The process of cooking food by hand in a kitchen–I’m sure you know–differs immensely from food production in a factory. The methods often used in food factories involve plunging fruits and veggies into large vats of water to soften and sanitize, which leeches huge quantities of water soluble vitamins and minerals into the water that is then discarded. At Farm to Baby, we cook food by steaming or roasting, which keeps nutrients in the food destined for your baby.
More than just nutrition, we know that flavor is paramount for babies and parents alike. That’s why we make a food delicious enough that parents admit to snacking on spoonfuls when no one is watching. If you want to taste the difference between our food for babies and their baby food, we’ll be at several markets in Brooklyn in the coming weeks, and we’d love to meet you.
Finally, we cook and package all our food by hand. That means we keep a close watch on the integrity of our product from farm to family, and we are not at risk for automation disasters like glass contamination, which recently caused a recall on jars of baby food.
Marshall Louis Reaves
Farm to Baby Co-founder
Here are the references in case you want to track down the data yourself:
Murcia MA, Lopez-Ayerra B, Martinez-Tome M, Vera AM and Garcıa-Carmona F, Evolution of ascorbic acid and peroxidase during industrial processing of broccoli. J Sci Food Agric 80:1882–1886 (2000).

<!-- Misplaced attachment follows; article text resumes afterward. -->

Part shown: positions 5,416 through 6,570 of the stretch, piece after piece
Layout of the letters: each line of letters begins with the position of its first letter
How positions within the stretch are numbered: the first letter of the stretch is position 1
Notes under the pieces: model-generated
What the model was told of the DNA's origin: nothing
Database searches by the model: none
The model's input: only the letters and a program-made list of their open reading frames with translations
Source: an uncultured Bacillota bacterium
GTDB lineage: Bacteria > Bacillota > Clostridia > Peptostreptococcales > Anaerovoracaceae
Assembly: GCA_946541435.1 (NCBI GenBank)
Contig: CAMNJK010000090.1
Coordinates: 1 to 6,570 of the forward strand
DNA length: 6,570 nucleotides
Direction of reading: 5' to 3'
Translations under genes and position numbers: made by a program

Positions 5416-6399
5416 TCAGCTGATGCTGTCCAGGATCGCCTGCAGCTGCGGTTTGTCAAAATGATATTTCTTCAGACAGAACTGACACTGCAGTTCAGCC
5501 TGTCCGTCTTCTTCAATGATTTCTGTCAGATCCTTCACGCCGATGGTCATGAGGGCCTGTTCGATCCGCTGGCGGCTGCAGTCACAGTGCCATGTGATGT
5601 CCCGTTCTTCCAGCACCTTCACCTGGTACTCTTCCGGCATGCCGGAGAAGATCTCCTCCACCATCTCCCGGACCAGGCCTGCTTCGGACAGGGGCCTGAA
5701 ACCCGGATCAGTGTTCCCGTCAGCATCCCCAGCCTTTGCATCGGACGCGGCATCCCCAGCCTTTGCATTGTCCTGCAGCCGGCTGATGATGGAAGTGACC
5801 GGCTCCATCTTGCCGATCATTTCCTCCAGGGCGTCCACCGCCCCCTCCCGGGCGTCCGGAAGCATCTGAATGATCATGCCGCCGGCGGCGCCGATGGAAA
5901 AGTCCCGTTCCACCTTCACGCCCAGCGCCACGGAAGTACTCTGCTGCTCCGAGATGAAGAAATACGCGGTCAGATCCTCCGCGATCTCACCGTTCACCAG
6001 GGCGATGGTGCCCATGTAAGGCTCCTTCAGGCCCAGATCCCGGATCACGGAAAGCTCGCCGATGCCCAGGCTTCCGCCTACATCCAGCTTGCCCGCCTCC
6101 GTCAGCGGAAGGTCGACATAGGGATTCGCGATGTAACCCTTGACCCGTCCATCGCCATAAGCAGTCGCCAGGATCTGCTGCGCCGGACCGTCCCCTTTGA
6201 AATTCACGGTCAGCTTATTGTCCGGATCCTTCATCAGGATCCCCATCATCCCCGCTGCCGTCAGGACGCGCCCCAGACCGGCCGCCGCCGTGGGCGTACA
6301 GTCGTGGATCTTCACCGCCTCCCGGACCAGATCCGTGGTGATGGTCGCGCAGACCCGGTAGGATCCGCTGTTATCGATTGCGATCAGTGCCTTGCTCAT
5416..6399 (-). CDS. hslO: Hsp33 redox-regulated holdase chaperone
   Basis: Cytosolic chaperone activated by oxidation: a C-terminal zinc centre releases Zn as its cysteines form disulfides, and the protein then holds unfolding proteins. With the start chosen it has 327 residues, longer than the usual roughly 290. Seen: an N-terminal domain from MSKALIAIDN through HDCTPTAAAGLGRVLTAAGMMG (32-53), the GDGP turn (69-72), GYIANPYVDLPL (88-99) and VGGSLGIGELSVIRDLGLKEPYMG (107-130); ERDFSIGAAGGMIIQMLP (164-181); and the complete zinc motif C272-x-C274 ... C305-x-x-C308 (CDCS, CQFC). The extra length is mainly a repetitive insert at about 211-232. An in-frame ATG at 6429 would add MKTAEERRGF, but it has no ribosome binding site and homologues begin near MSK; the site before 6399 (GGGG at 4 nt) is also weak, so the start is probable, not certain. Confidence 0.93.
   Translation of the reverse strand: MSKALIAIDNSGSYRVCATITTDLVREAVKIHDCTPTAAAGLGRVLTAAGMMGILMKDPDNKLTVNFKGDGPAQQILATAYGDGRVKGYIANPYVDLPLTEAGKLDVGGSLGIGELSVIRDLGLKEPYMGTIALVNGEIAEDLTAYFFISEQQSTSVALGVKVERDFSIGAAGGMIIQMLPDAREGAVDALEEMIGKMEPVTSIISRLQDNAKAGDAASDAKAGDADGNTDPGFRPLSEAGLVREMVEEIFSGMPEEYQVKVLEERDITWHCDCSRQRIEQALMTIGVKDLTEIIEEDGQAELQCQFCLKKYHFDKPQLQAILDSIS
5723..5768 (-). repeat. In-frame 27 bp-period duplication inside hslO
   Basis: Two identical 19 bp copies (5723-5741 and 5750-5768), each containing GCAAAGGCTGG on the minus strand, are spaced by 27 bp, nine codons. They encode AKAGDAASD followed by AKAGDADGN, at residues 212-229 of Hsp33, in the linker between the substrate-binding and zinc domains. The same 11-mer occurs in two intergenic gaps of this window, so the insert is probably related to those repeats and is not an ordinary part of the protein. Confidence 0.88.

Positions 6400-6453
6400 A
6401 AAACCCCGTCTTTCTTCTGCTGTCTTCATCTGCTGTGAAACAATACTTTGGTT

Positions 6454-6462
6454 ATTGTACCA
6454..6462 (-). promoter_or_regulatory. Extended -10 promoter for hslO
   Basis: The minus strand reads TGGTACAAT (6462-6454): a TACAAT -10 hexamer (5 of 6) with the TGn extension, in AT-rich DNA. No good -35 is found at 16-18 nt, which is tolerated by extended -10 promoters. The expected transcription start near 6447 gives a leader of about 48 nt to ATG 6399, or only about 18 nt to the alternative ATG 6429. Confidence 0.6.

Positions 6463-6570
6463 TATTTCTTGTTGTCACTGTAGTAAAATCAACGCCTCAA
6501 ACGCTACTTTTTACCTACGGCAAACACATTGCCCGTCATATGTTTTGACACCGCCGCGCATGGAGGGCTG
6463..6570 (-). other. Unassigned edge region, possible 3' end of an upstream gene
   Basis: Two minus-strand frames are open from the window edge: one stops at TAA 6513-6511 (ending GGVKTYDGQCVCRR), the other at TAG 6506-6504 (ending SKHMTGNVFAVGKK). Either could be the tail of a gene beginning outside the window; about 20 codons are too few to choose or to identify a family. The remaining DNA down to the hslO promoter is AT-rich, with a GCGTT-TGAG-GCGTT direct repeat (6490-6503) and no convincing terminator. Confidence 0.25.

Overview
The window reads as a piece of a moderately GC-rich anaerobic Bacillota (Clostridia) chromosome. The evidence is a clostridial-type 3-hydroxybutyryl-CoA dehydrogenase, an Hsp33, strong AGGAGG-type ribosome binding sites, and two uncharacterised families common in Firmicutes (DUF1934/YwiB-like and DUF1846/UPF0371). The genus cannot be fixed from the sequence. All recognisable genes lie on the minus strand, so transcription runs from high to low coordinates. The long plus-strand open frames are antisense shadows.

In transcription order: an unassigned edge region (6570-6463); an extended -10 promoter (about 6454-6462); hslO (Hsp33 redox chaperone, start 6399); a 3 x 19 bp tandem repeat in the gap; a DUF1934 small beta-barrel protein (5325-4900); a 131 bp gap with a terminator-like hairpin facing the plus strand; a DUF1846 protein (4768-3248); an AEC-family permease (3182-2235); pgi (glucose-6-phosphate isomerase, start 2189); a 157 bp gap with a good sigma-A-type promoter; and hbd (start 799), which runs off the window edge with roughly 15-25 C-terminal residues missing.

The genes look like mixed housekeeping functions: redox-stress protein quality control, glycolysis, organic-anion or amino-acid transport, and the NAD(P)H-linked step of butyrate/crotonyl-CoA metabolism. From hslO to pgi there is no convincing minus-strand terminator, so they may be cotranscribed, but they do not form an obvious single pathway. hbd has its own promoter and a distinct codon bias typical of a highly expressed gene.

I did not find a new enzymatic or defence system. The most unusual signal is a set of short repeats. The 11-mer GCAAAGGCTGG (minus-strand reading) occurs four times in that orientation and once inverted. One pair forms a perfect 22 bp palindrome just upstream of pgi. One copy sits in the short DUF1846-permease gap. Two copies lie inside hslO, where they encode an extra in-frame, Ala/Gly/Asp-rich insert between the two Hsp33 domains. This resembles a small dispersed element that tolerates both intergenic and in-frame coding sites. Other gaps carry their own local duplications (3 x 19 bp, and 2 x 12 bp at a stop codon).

Howard LA, Wong AD, Perry AK and Klein BP, β-Carotene and ascorbic acid retention in fresh and processed vegetables. J Food Sci 64:929–936 (1999).
Weits J, van der Meer MA, Lassche JB, Meyer JC, Steinbuch E and Gersons L, Nutritive value and organoleptic properties of three vegetables fresh and preserved in six different ways. Int J Vitam Res 40:648–658 (1970).
Jiratanan T and Liu RH, Antioxidant activity of processed table beets (Beta vulgaris var. conditiva) and green beans (Phaseolus vulgaris L.). J Agric Food Chem 52:2659–2670 (2004).
Newtown Pippin: A beautiful russeted heirloom apple with complex, slightly tart flavor, the Newtown Pippin originated in 18th century New York and was a colonial favorite (Thomas Jefferson believed it to be peerless). We roast, puree and whip ours until they are incredibly smooth and light. This is definitely not applesauce.
Adirondack Reds and Leeks: Another New York native, the Adirondack potato is unusual in that both its skin and flesh are pigmented. As a general rule, brightly colored foods bear carry important micronutrients, and this pretty pink hue denotes a rich source of antioxidant anthocyanin compounds similar to those found in red fruits like raspberries and cranberries. We added tender leeks to the mix to pump up flavor and nutrition. The leek, the mildest member of the onion family, is loaded with awesome B-vitamins, like folic acid.
Brussel Sprouts: A cultivar of wild cabbage first brought to the United States by French settlers, these edible buds are perhaps the best-loved member of the Brassica family (with kale poised to overtake them any day now). Brussel sprouts pack the nutritional punch you expect from a cruciferous veggie. Ours go down easy in this incredibly silky puree.
Old Henry: A white-skinned sweet potato with creamy, golden flesh, Old Henry is less fibrous than common sweet potatoes, and it cooks up beautifully with an almost pudding-like texture and consistency. Vitamin A abounds.
Farm to Baby Menu for Friday March 2nd
This week we have organic Beauregard sweet potatoes, Cameo apples, parsnips, and Savoy cabbage. Read more below.